Posted on March 29, 2019 by staff

New tech could transform any surface into a phone charger


A CEO who engineered the sale of audio and haptics company Redux to Google is hoping to persuade smartphone manufacturers to embrace a new wireless charging technology.

Nedko Ivanov says Metaboards, developed by world-leading professors from Oxford University, could lead to the mass-adoption of wireless charging as existing Qi-based chargers are severely limited by comparison.

Qi standard chargers, seen in the likes of Apple and Samsung phones, require precise alignment between internal coils inside both the charger and the device. Metaboards’ tech, demonstrated recently at Mobile World Congress in Barcelona, will charge devices placed casually upon a non-metal surface such as a table.

“We are addressing a challenge that the wireless charging industry is facing: to improve the user experience,” Ivanov told BusinessCloud. “One charger per device doesn’t solve anything. It’s ridiculous.

“It is also limited because they need to be precisely aligned. If you get a message and your phone vibrates, it might stop charging – and you aren’t aware that has happened.

“Looking at my desk at the moment I have a laptop, a phone and a monitor. Other people may have smartwatches, earbuds or games consoles. I want all these things to be charged seamlessly – that is what is missing for it to be mass-adopted.”

Metaboards uses a dynamic new area of science called metamaterials – new types of materials made up of compounds such as plastics or metals that are arranged in ‘geometric structures’ that have properties not found in nature – to transmit the charge to devices through the AirFuel standard.

The boards can be any size and fitted underneath worktops, tables or desks. In future it could be incorporated into furniture, should the company gain traction in the marketplace.

Ivanov has signed a contract with one of the biggest smartphone manufacturers to produce a proof-of-concept and hopes to get two more on board by the end of the year.

“It’s early days, but I remain cautiously optimistic,” he said. “If they like the implementation, they can take a licence to adopt it into their portfolio and that will hopefully result in some production orders for next year.

“All whoever makes the charged device needs to do is to put a dual-mode receiver inside which costs $2 extra. Is that $2 a price worth paying for the user experience? That is the question the mobile phone companies have to answer. And it is one consumers will understand.

“A Qi charger costs £25, but a metamaterials base could actually be a lot cheaper because the materials are printed on to PCBs as opposed to what we have in the Qi chargers, wire coils, which are very, very expensive.”

Ivanov (pictured) joined the company in January 2018 having previously been the CEO of Redux, a start-up bought out by Alphabet’s Google.

“When I joined the team was coming out of academia and saying they had this thing working in the lab, but added up it cost £4,000, which is completely not viable,” he revealed. “And when you combine things that generate magnetic fields and put them close to electronics, quite a lot of unexpected things happen!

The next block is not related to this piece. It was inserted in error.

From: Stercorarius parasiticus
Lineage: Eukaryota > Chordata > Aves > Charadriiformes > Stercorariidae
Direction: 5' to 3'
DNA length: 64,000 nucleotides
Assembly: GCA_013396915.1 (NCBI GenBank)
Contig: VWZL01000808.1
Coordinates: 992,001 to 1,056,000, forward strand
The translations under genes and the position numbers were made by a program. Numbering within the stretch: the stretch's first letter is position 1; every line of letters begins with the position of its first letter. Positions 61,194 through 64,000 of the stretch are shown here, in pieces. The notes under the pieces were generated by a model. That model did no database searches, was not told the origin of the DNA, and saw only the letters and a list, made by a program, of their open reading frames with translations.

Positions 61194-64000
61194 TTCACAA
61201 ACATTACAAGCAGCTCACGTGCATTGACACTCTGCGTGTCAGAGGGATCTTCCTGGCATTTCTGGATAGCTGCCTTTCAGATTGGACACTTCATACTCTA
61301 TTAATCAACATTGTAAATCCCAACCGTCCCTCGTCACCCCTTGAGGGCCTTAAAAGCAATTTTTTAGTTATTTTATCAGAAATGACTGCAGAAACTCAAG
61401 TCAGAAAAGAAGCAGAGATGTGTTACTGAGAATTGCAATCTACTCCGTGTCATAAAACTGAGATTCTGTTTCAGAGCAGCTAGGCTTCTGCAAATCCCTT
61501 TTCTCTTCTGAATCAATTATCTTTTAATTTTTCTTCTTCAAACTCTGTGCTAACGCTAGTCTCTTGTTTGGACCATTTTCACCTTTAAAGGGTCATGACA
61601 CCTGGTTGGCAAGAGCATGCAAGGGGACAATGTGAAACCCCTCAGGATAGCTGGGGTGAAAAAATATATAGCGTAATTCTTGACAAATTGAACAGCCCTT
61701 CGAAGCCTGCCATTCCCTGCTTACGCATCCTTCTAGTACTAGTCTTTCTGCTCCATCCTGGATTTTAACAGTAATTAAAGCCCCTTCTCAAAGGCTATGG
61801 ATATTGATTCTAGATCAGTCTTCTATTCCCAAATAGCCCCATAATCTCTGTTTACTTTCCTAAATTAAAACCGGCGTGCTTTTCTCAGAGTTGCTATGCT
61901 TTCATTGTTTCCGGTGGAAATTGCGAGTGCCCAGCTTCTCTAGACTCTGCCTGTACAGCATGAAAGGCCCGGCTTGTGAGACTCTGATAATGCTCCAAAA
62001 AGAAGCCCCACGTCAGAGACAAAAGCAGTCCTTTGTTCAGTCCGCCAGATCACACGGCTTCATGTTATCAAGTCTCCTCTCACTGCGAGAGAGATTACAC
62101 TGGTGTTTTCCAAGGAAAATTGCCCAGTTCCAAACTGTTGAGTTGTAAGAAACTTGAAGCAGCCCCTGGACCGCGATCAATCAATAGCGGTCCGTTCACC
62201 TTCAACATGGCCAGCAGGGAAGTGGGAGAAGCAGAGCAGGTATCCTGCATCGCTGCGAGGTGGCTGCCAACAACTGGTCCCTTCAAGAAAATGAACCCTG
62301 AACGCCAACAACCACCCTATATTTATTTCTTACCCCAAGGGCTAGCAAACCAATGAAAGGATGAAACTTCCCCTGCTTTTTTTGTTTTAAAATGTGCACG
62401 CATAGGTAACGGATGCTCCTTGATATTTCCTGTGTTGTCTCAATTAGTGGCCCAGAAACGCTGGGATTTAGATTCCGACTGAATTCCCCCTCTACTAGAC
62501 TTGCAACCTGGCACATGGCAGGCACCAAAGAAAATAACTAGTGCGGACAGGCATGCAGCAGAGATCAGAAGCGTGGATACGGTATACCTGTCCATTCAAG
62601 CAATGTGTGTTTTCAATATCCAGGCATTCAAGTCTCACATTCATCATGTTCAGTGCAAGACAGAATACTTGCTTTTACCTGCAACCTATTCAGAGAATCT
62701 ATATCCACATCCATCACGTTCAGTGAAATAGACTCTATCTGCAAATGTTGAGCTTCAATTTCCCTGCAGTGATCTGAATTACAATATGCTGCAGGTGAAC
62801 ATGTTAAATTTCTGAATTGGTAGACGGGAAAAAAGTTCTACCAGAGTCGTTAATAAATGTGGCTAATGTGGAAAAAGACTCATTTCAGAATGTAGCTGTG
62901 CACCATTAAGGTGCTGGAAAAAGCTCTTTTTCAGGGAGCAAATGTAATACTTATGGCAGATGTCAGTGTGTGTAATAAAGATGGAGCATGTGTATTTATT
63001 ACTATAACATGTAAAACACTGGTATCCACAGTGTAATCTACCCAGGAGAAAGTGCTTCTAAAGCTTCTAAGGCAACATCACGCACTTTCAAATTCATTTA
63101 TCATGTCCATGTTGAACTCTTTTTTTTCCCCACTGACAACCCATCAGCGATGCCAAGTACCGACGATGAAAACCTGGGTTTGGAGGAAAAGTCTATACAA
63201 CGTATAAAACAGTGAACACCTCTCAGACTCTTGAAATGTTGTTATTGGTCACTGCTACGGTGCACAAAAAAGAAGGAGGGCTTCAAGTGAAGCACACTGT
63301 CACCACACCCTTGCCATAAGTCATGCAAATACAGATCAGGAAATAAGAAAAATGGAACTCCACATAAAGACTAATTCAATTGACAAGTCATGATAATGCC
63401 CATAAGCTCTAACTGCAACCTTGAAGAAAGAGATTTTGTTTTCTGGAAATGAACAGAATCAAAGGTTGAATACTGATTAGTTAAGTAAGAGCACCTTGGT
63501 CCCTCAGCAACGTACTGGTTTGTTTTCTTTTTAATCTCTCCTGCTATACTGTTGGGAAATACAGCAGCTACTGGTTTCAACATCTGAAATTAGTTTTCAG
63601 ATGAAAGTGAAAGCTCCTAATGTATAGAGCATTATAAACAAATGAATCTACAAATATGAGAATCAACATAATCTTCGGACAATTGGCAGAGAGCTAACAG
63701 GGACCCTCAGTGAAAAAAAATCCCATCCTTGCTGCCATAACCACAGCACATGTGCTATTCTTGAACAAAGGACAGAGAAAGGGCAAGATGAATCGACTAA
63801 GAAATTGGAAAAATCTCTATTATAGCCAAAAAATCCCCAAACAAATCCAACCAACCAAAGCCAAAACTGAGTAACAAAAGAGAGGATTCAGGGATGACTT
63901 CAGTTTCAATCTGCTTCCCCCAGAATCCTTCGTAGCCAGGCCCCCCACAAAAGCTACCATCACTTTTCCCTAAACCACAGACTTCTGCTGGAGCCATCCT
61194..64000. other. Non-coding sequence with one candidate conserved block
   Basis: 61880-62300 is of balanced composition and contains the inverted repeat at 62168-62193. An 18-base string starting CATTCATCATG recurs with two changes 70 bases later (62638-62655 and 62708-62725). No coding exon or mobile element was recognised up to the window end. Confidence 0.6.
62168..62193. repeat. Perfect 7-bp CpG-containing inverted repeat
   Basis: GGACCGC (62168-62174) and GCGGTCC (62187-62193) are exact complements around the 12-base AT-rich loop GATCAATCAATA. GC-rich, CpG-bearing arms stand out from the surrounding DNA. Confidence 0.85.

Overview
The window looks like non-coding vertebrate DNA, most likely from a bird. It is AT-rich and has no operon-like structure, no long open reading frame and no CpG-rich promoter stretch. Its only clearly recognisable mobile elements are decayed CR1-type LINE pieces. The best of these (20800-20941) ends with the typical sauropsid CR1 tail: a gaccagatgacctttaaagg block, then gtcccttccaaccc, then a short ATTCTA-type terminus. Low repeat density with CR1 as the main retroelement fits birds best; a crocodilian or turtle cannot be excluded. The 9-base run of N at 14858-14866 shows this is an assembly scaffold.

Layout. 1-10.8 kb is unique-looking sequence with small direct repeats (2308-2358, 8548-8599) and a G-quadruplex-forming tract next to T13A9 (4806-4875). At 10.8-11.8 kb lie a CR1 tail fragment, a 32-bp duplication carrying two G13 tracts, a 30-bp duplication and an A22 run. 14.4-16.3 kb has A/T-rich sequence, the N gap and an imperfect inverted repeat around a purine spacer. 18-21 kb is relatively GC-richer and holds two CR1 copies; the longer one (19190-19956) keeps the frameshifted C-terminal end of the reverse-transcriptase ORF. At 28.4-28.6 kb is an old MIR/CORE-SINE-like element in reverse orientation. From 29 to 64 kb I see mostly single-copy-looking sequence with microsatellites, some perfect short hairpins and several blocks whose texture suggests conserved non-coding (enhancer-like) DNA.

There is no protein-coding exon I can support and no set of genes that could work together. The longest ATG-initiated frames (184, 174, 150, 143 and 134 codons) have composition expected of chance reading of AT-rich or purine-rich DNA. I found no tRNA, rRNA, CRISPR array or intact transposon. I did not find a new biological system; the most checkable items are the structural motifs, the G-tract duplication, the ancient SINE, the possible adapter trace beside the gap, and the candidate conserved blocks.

“Over the last 12 months we have come through that and built prototypes that look like a product which cost less than £200. That will come down – it is not the final cost-optimised version.

“In academia they develop something that is interesting and the next question they need to answer as a business is ‘how do we make this thing into a product? How do we develop its unique selling point for consumers to buy it?’

“The challenge for us is to build a product that actually solves a significant problem which people are happy to pay money for. I believe we are doing that.”

Ivanov, also a former CEO of PC security firm BullGuard, says that he received several offers from companies following the sale of Redux – but Metaboards stood out.

“One of them was for a profitable business which required a bit of restructuring. I wanted to get involved with something where I didn’t have to cut costs,” he said.

“The other company was growing but had market risk as opposed to product risk: they had a product and it was in the market, but I could not see how it would scale and remain a viable business.

“With Metaboards, on the other hand, the market was there, the problem was there to be solved – but it had a technology risk. That’s what people do in tech start-ups, they solve this risk… it’s a lot easier to solve a technology risk than a market risk.”

Working with university spin-outs is a new experience for him. “What gets me out of bed in a morning is getting involved with something where I can have an impact. That’s what I’ve been doing for I don’t know how many years,” he said.

“I would not get involved in a company that is just there to maintain the status quo. I might as well retire!

“I had this vision that we could deliver something that ultimately can change people’s lives. You go on a journey, try your best and if the technology does not get adopted, no harm done. But it’s important to have a vision and try and make an impact.”